The MiCK assay has also been used to study drug-induced apoptosis in solid tumors, including neuroblastoma and colon adenocarcinoma cell lines22-23. More recent data accumulated by DiaTech has demonstrated that the MiCK assay can detect drug induced apoptosis in primary cultures of tumor cells isolated from patients with ovarian carcinoma, gastric carcinoma, metastatic breast cancer and high grade soft tissue sarcoma. The purpose of this study is to correlate the results of the MICK assay with short- and long-term results of treatments in cancer patients and evaluate the role of the MiCK assay in guiding chemotherapy of cancer patients.

  Eligibility

Genders Eligible for Study:   Both
Accepts Healthy Volunteers:   No
Sampling Method:   Non-Probability Sample
Study Population

Cancer Patients for whom chemotherapy is planned.

Criteria

Inclusion Criteria:

  • 3.1.1 Patients with pathological diagnoses of cancer or leukemia
  • 3.1.2 Patients must have tumor which is accessible for biopsy and agree to undergo tumor biopsy, or drainage of malignant effusion, and the specimen must be submitted for MiCK assay.
  • 3.1.3 Patients for whom chemotherapy is planned.

Exclusion Criteria:

  • 3.2.1 Patients with symptomatic/uncontrolled parenchymal brain or meningeal metastasis and tumors not accessible for biopsy.
  • 3.2.2 Patients who are pregnant. Pregnancy. During the course of the study, all patients of childbearing potential should be instructed to contact the treating physician if they suspect they might have conceived a child; for females, a missing or late menstrual period should be reported to the treating physician. If pregnancy is confirmed by a pregnancy test, the patient must not receive chemotherapy in this study and must not be enrolled into the study or, if already enrolled, must be withdrawn from the study. If a male patient is suspected of having fathered a child while on the study, the pregnant female partner must be notified and counseled regarding the risk to the fetus. Pregnancy during the course of this study will be reported to the Principal Investigator as a serious adverse event. Women of child bearing potential are defined to include any female who has experienced menarche and has not undergone successful surgical sterilization (hysterectomy, bilateral tubal ligation, or bilateral oophorectomy) or is not post-menopausal (defined as amenorrhea for more than 12 consecutive months); these includes also females using oral, implanted, or injectable contraceptive hormones, mechanical devices, or barrier methods to prevent pregnancy.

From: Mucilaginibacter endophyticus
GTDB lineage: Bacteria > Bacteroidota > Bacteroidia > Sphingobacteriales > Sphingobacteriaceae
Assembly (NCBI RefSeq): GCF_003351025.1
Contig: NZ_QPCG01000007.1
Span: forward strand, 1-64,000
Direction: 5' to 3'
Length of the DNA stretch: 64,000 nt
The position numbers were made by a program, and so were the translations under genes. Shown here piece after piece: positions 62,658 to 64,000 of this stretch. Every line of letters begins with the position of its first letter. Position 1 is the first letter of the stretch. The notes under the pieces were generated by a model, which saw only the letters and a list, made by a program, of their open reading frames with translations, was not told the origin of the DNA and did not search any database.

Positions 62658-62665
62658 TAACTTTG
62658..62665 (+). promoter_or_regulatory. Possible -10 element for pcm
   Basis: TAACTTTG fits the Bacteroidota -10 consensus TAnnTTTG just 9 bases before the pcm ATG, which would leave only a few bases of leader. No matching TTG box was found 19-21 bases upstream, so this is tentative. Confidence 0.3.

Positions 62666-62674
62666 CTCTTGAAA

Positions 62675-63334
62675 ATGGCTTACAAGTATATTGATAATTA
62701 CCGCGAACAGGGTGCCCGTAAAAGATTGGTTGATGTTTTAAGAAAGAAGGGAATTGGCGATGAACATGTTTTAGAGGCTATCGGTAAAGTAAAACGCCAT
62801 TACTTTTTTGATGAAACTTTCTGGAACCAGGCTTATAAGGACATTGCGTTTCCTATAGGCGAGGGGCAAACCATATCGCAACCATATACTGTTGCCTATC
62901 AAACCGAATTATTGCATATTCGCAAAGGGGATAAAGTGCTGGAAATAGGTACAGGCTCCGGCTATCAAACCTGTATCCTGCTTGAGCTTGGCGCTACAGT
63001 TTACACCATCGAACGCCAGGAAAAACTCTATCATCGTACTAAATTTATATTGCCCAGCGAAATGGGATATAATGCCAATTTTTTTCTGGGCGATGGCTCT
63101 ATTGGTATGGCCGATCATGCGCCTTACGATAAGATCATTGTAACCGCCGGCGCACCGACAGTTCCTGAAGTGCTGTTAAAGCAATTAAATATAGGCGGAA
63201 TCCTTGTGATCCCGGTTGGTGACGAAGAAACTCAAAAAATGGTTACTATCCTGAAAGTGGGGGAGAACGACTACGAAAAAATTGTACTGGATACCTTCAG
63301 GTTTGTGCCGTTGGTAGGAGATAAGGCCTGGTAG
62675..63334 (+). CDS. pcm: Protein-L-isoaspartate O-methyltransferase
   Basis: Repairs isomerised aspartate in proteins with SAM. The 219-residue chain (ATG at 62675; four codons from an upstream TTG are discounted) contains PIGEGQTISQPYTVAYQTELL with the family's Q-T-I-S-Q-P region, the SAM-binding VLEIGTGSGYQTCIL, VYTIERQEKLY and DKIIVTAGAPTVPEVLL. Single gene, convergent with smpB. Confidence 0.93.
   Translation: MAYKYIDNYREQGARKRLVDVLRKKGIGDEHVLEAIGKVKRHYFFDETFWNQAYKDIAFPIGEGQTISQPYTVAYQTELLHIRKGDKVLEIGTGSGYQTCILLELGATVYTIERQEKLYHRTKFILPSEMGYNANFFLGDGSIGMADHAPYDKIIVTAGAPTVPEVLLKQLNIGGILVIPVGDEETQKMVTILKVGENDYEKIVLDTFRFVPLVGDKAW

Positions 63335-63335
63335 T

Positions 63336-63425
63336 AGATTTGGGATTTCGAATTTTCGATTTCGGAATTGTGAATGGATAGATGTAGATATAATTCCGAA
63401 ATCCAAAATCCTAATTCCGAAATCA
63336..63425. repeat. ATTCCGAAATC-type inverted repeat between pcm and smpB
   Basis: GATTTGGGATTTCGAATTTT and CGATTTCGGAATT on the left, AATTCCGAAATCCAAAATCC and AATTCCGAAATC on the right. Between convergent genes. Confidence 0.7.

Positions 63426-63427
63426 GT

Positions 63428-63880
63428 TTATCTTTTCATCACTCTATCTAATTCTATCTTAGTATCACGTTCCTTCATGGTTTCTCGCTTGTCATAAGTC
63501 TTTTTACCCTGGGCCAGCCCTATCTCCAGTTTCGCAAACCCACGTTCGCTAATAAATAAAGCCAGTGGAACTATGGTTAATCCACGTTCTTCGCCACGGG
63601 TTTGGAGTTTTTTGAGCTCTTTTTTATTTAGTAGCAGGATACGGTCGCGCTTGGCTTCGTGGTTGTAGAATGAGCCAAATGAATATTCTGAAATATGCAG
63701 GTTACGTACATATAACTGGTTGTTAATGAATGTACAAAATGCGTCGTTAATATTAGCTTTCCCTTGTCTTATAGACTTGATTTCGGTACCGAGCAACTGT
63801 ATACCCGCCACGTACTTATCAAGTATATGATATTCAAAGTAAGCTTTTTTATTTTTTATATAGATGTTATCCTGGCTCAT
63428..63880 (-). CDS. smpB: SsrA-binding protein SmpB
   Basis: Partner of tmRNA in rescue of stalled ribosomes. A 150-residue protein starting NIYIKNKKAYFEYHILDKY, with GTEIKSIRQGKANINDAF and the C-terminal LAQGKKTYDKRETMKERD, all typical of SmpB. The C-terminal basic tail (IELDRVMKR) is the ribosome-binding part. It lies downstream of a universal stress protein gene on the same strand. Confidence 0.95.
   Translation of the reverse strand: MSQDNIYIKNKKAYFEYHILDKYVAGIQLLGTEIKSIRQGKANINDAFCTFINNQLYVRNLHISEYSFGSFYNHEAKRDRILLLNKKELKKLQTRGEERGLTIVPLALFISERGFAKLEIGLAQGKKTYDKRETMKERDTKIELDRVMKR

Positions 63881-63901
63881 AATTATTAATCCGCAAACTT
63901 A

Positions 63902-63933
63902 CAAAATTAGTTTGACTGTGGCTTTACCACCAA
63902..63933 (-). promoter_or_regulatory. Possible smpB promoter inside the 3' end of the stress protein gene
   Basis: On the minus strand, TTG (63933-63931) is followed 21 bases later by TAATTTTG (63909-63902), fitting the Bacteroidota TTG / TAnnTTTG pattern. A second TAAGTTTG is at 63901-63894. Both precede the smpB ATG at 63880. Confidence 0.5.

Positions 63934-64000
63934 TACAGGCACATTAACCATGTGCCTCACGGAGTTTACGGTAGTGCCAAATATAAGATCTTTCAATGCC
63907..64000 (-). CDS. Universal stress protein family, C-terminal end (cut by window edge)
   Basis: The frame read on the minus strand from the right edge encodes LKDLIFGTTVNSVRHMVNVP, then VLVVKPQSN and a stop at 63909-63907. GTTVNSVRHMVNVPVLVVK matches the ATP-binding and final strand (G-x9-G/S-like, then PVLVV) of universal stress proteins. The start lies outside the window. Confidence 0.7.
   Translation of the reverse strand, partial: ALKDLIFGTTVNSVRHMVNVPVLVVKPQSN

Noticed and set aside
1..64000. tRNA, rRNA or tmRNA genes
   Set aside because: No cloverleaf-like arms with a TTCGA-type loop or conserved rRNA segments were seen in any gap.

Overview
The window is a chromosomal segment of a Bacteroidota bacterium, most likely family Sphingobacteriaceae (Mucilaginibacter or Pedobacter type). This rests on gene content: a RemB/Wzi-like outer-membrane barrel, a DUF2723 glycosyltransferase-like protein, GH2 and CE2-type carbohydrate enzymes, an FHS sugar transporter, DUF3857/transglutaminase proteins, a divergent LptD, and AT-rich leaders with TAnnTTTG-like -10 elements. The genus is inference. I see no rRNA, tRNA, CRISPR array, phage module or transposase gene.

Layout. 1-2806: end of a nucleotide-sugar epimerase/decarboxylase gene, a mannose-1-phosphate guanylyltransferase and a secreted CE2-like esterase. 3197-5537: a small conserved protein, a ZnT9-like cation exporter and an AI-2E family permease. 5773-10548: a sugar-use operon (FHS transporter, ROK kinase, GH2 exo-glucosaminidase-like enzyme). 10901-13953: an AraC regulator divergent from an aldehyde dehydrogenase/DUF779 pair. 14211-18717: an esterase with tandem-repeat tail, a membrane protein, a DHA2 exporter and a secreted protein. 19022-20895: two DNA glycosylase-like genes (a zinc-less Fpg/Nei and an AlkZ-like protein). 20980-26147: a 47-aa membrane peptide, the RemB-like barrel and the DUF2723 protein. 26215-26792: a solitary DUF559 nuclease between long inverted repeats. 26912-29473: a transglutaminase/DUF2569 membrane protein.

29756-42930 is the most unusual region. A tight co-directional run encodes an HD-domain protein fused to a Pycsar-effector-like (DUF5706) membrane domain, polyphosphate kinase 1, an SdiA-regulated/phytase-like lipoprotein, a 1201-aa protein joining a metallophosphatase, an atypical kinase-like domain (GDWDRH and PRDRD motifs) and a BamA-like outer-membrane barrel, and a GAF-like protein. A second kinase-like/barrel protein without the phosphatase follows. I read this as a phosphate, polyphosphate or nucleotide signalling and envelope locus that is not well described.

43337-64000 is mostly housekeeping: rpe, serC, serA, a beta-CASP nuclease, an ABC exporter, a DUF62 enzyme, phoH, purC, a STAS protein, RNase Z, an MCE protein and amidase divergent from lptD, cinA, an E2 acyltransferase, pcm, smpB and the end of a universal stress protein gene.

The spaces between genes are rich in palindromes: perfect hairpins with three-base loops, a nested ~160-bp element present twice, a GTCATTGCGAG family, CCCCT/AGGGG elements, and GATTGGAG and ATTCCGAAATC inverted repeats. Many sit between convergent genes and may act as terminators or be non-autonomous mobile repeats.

Contacts and Locations
Choosing to participate in a study is an important personal decision. Talk with your doctor and family members or friends about deciding to join a study. To learn more about this study, you or your doctor may contact the study research staff using the Contacts provided below. For general information, see Learn About Clinical Studies.

Please refer to this study by its ClinicalTrials.gov identifier: NCT00901264

Locations
United States, California
Wilshire Oncology Medical Group, Inc
La Verne, California, United States, 91750
United States, Florida
Tampa General Hospital
Tampa, Florida, United States, 33606
United States, Tennessee
DiaTech Oncology
Brentwood, Tennessee, United States, 37027
Cumberland Medical Center
Crossville, Tennessee, United States, 38555
Middle Tennessee Medical Center
Murfreesboro, Tennessee, United States, 37219
Baptist Hospital
Nashville, Tennessee, United States, 37203
Nashville Oncology Associates
Nashville, Tennessee, United States, 37203
St. Thomas Research Institute, LLC
Nashville, Tennessee, United States, 37203
Tennessee Breast Specialists
Nashville, Tennessee, United States, 37203
Tennessee Toracic Surgical Specialists
Nashville, Tennessee, United States, 37205
Canada, Quebec
DiaTech Oncology
Montreal, Quebec, Canada, H2X 3P9
Sponsors and Collaborators
DiaTech Oncology
Investigators
Study Director: Cary Presant, MD DiaTech Oncology
Principal Investigator: Dirk Davidson, MD Cumberland Medical Center
Principal Investigator: Karl Rogers, MD Nashville Oncology Associates
Principal Investigator: Swapnil P. Rajurkar, MD Wilshire Oncology Medical Group, Inc.
Principal Investigator: Laura Lawson, MD Tennessee Breast Specialists
Principal Investigator: L. James Wudel Jr., MD Tennessee Thoracic Surgical Specialists
Principal Investigator: Raymond F Bluth, MD Baptist Hospital Nashville
Principal Investigator: Peter F Jelsma, MD St. Thomas Research Institute, LLC
Principal Investigator: Richard D Michaelson, MD Middle Tennessee Medical Center
Principal Investigator: Jorge E Marcet, MD Tampa Gerneral Hospital
  More Information

No publications provided

Responsible Party: DiaTech Oncology
ClinicalTrials.gov Identifier: NCT00901264     History of Changes
Other Study ID Numbers: Master Study DiaTech Oncology
Study First Received: May 12, 2009
Last Updated: November 12, 2012
Health Authority: United States: Institutional Review Board

Keywords provided by DiaTech Oncology:
Chemosensitivity, chemotherapy, all cancers, personalized chemotherapy, personalized cancer treatment
Cancer Patients for whom chemotherapy is planned.

ClinicalTrials.gov processed this record on November 25, 2014